Poor Melody. All she wants to do is be “normal.” Even after making the team, she still feels like-and gets treated like-an outsider. The medi-talker does help her communicate, but when her peers engage in conversation, she’s not able to produce utterances quickly enough to keep up with their pace. I can only imagine how incredibly frustrating that must be. As an SLP, I have experienced this when I am having some of my AAC users participate in groups with their devices. The delays can seem excruciating sometimes. My hope is, that as the children age, they become quicker and more proficient at participating in conversation, but we all know there are limitations for many students, whether they be physical, cognitive or otherwise. I do love how Melody pre-programs comebacks for Claire’s snarky comments. As an educator, I can’t say that I would directly encourage a child to do this, however, I probably wouldn’t discourage a student from using them either, if I saw an interaction where it was justified. What do you all think?
This Chapter opens on the day of the local competition and Melody is experiencing all the emotions that any student would in this situation…nerves, excitement and fear. When Paul, the stage manager, goes out of his way to accommodate Melody’s special needs, I had to think that as great as it made Melody feel, it was probably just as wonderful an experience for him to see a child similar to his own achieving such great things. Maybe it’ll impact him past that initial interaction to push his own child a little bit more than he has in the past. Just before the context starts, Melody hears another interaction between Claire and Molly that is disparaging toward her. These mean girls are a prime example of how I want my students and own children NOT to act, but I must applaud Melody for her ability to tune them out and not let their words and actions affect her performance or attitude.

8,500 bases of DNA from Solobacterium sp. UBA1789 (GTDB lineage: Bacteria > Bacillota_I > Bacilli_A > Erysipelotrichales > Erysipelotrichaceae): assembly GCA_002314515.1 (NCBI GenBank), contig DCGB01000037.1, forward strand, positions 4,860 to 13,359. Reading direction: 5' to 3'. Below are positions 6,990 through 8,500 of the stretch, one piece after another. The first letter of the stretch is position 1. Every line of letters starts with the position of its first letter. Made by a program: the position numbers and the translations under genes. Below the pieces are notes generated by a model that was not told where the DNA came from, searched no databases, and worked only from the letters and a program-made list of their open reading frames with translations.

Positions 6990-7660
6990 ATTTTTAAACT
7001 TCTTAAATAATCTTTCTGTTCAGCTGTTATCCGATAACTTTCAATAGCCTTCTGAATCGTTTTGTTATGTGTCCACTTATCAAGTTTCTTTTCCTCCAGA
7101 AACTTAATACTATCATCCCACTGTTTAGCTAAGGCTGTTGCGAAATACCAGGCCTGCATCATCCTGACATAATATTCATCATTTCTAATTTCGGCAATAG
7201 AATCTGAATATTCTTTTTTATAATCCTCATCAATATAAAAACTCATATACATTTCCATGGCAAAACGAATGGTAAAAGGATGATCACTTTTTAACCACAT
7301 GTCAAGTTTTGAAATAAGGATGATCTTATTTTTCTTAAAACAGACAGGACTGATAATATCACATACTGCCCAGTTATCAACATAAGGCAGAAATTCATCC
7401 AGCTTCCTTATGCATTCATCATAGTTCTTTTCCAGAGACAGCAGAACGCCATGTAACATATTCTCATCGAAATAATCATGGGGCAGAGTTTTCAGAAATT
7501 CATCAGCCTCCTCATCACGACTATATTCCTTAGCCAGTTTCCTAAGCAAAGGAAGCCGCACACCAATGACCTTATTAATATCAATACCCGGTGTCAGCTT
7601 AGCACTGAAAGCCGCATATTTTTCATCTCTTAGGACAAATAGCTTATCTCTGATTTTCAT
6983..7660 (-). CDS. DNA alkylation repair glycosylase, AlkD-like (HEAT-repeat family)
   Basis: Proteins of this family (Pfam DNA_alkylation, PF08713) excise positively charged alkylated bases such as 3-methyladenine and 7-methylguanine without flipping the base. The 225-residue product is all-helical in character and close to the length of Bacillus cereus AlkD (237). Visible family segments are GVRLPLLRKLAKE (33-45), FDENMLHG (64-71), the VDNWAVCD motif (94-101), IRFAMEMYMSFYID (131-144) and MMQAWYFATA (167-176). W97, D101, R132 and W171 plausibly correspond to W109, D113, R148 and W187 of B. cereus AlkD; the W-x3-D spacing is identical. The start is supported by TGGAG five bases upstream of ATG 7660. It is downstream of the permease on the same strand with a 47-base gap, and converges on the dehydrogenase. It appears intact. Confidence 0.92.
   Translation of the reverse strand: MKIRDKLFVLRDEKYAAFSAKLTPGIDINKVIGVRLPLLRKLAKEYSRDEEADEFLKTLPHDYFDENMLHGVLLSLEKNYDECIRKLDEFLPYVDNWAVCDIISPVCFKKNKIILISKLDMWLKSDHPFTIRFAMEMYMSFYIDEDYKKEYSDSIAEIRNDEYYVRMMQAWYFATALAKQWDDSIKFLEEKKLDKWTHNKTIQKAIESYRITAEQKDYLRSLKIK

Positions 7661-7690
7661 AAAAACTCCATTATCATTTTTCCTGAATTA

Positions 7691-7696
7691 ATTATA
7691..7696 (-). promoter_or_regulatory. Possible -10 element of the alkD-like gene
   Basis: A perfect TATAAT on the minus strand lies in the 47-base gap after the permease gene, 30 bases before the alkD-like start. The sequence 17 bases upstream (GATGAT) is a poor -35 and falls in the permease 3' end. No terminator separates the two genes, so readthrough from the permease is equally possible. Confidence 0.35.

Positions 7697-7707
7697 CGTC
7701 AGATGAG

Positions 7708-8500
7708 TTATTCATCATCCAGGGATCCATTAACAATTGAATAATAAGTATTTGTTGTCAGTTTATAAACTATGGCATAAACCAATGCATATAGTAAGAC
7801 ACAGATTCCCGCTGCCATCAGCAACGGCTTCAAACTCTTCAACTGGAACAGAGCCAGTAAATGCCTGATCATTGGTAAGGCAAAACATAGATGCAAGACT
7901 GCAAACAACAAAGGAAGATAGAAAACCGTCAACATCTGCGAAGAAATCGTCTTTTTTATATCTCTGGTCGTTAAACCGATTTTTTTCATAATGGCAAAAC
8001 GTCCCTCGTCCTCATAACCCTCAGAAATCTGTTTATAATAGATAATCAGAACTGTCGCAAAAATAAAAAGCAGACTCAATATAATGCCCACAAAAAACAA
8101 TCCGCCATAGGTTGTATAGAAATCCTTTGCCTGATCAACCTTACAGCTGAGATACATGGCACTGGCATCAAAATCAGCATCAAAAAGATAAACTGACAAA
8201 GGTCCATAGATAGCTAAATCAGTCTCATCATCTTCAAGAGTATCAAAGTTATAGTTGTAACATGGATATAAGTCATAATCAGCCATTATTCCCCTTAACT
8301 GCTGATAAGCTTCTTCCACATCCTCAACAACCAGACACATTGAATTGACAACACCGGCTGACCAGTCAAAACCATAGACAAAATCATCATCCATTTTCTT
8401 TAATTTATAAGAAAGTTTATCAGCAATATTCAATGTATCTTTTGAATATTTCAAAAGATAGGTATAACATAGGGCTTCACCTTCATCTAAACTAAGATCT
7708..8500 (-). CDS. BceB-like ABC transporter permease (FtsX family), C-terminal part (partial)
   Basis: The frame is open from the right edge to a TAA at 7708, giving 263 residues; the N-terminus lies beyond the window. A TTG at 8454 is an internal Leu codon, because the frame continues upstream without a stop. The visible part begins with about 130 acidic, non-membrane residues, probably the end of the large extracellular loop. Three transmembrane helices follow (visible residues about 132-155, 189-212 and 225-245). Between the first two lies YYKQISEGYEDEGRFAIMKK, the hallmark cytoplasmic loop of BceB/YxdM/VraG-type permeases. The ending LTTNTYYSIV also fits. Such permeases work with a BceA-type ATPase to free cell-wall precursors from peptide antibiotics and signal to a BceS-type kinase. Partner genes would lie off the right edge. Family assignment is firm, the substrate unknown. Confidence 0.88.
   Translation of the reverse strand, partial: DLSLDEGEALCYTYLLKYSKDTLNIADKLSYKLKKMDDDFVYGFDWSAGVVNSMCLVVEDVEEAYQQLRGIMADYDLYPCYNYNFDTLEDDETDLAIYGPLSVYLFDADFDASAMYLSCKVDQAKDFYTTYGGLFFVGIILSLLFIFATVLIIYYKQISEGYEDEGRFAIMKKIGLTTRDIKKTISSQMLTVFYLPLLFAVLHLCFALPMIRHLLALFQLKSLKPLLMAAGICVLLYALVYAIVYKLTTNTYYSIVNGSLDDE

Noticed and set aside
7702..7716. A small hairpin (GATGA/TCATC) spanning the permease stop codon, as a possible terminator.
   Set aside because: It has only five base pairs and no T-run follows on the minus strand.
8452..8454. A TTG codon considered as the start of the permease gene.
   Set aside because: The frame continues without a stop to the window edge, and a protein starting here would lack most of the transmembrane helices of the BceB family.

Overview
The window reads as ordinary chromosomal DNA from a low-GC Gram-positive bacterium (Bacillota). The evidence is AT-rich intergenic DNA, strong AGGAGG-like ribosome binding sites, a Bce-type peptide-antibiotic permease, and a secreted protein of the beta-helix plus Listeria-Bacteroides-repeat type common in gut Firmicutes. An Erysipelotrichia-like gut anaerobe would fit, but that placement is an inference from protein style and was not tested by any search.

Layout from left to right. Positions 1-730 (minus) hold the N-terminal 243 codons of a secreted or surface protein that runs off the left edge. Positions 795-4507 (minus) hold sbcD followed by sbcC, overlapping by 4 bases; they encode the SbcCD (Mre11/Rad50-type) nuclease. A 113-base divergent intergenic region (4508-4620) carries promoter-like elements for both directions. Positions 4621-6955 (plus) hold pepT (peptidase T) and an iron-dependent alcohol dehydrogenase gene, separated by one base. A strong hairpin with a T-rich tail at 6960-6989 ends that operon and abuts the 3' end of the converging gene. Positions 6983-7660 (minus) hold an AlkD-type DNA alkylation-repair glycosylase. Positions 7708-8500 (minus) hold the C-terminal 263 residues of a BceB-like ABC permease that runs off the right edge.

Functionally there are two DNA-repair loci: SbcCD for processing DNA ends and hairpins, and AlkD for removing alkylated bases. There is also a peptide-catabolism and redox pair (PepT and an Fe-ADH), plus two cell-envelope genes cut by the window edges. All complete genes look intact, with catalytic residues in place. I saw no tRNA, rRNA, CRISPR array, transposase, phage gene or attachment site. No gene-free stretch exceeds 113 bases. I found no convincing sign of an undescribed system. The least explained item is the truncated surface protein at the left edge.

During this Chapter, the competition starts and the moderator makes a point of mentioning that Melody is a “special participant.” I have conflicted feelings about this. While I understand that she is perceived as “different,” I don’t think calling attention to this is at all necessary. Obviously, she felt embarrassed for being singled out, but again, being a rock star, she didn’t let it throw her off her game. Melody performs just as well-if not better-than her peers, and their team wins this round of the competition. I was happy to see glimpses of Mr. Dimming, Rose and Connor having positive and encouraging interactions with Melody as they waited for their next round of competition. She’s so witty and bright and I’m sure that if any of them got the time to truly know her, she’d be loved and cherished the same way that she is by Mrs. V and her family. It seems like Rose and Melody want to be friends, but each one has different factors that prevent them from fully engaging with one another-Rose is worried about what her typical peers may think, and Melody is afraid that Rose will judge her for her physical limitations and differences. I can only hope that as Melody matures, she will worry less about this and let her personality shine through. I love the lessons this book teaches and think it should be required reading in upper elementary and middle school grades. We have taught for years about cultural inclusivity, and have begun to embrace LGBT inclusivity in recent years. I think it’s time we start being more intentional about inclusion for people with disabilities. What are your thoughts?